During summers, the temperatures go soaring high across the country. While we all know that leaving dogs in hot cars can be deadly, with temperatures approaching oven-like levels in just a few minutes, people don’t often think about how hot indoor spaces can get during a heatwave.
For a 3-year-old girl in the middle of July 2017, the simple act of taking a nap almost became deadly. Her concerned mother took to the internet to warn other parents about the lethal scenario.
It was the middle of the summer in 2017. For residents of Edmonton, Alberta, that July brought them scorching highs many had never seen. The average high in the Canadian city at that time of year is just 74 degrees Fahrenheit (23 degrees Celsius). So when a fierce heatwave arrived and drove the mercury up to over 90 degrees Fahrenheit (32 degrees Celsius), mom of two Jennifer Abma brought her kids inside away from the sun.
She thought she was doing the right thing. Her kids, Anastasia, 3, and Ariel, 1, at the time, came inside out of the heat and played around for a bit before settling in for their afternoon naps. Though everyone felt hot that day, Abma had no idea just how hot it would get in her daughters’ rooms without any fans or air conditioning to cool things down.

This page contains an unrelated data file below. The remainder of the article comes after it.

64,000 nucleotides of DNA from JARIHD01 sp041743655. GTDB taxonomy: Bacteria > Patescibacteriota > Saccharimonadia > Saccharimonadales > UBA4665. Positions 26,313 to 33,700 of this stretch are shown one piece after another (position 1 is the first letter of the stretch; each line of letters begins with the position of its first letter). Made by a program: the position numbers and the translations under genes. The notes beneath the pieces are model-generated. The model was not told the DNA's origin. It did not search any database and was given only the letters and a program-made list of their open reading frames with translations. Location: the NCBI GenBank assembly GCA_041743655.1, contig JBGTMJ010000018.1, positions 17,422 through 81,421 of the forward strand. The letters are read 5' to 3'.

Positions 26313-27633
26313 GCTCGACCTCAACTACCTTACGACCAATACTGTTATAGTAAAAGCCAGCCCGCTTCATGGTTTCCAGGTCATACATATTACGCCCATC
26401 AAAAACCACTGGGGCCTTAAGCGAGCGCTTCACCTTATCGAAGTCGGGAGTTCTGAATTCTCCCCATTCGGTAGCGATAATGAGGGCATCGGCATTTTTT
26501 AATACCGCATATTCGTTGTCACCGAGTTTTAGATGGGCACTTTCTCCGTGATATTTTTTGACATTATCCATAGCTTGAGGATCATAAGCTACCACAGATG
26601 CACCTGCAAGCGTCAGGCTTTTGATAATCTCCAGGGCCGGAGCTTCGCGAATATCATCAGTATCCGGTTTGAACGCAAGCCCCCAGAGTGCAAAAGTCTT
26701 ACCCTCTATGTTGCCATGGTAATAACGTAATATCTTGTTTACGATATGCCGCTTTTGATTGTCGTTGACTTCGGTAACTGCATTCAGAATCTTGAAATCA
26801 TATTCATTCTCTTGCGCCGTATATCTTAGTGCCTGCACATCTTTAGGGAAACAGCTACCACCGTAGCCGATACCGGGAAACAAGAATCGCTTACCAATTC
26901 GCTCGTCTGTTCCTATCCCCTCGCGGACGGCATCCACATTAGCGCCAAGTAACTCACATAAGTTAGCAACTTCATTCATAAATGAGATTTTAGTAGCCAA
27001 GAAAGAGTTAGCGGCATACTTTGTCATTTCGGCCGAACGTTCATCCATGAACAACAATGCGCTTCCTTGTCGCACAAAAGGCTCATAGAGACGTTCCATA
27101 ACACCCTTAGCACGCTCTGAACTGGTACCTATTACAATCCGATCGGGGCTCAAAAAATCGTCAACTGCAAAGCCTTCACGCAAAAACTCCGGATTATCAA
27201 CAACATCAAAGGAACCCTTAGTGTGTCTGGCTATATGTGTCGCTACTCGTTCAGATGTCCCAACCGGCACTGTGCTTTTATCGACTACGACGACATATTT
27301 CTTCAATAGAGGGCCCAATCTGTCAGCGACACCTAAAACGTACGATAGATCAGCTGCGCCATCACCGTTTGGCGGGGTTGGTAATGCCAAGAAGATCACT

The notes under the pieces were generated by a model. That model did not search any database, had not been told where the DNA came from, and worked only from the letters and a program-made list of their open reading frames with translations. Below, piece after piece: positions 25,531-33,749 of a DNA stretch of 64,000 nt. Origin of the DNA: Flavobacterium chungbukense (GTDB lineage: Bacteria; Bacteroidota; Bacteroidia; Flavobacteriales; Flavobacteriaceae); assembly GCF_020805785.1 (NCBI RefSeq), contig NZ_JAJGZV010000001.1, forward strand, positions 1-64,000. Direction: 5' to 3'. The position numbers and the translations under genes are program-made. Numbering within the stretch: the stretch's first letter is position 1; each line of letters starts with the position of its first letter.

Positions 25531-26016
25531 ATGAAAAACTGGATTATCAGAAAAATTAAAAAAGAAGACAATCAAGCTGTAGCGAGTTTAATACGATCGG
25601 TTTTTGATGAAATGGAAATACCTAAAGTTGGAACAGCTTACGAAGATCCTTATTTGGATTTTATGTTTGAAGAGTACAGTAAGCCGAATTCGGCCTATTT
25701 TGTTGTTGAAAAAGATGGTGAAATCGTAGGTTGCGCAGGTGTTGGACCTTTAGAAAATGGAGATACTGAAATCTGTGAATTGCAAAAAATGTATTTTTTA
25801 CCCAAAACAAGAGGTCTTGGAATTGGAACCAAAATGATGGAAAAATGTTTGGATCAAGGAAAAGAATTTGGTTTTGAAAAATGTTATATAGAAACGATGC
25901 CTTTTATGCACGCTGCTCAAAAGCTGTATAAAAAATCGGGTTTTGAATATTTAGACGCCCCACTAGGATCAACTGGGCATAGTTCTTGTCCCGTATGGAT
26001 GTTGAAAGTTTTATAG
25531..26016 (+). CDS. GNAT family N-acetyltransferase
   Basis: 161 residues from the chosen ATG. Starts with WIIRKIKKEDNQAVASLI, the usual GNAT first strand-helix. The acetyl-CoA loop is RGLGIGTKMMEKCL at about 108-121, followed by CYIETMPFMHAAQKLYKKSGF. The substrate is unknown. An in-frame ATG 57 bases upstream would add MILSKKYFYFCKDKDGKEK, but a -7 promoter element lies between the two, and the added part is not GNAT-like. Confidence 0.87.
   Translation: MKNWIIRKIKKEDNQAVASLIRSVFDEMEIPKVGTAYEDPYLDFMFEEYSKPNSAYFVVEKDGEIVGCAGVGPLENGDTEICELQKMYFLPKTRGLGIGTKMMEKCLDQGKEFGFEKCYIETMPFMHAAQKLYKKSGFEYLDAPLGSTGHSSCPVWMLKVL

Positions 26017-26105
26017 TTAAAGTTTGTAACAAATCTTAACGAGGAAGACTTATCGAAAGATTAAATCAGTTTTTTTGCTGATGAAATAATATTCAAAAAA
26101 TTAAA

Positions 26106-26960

When Abma went into Anastasia’s room, which had the windows and doors closed just like always, the temperature was an astounding 122 degrees Fahrenheit (50 degrees Celsius), as reported by TODAY, hotter than the average high in Death Valley for the month of July. “I had no idea how hot her bedroom was until I went to wake her up soaked in sweat, red face, boiling,” she wrote on Love What Matters, warning other parents.
"THIS was my evening, this was the scariest moment I've had to imagine, THIS is severe heatstroke. There is nothing…
Then she saw Anastasia and knew something was very wrong indeed. As Abma told TODAY: “It was awful.” Instead of seeing her daughter sleeping peacefully, Abma found her daughter unresponsive to her touch. Little Anastasia was in the throes of a deadly case of heatstroke.
Her mother repeatedly tried to get her to come back from her heat coma but couldn’t. As she wrote on Facebook, “There is nothing scarier than not being able to wake your baby up.”
After repeated attempts to wake her up, Abma called the paramedics, who were able to revive Anastasia using sugar. While a normal level of glucose in a person is 4 grams, Anastasia’s barely reached 1.2, as Abma shared.
They found the girl’s body temperature was 104 degrees Fahrenheit (40 degrees Celsius). “She got really, really lucky. She was probably minutes away from permanent damage,” Abma told TODAY.
While Anastasia recovered fully, Abma was absolutely terrified at how quickly heatstroke had set in without any warning.
“It is not something you would think of happening in your kid’s bedroom,” she explained to TODAY. Thankfully, Anastasia was revived and cooled down before anything worse could happen, but Abma wanted other parents to understand how easily they could lose their kids.
“Hopefully other parents can take something from this & make sure you are checking the rooms in your house because they can be as dangerous as a hot car,” she wrote for Love What Matters.
So in summer, it’s not just your dogs that are in danger from excessive heat—it’s the people who mean the most.
Keep them safe!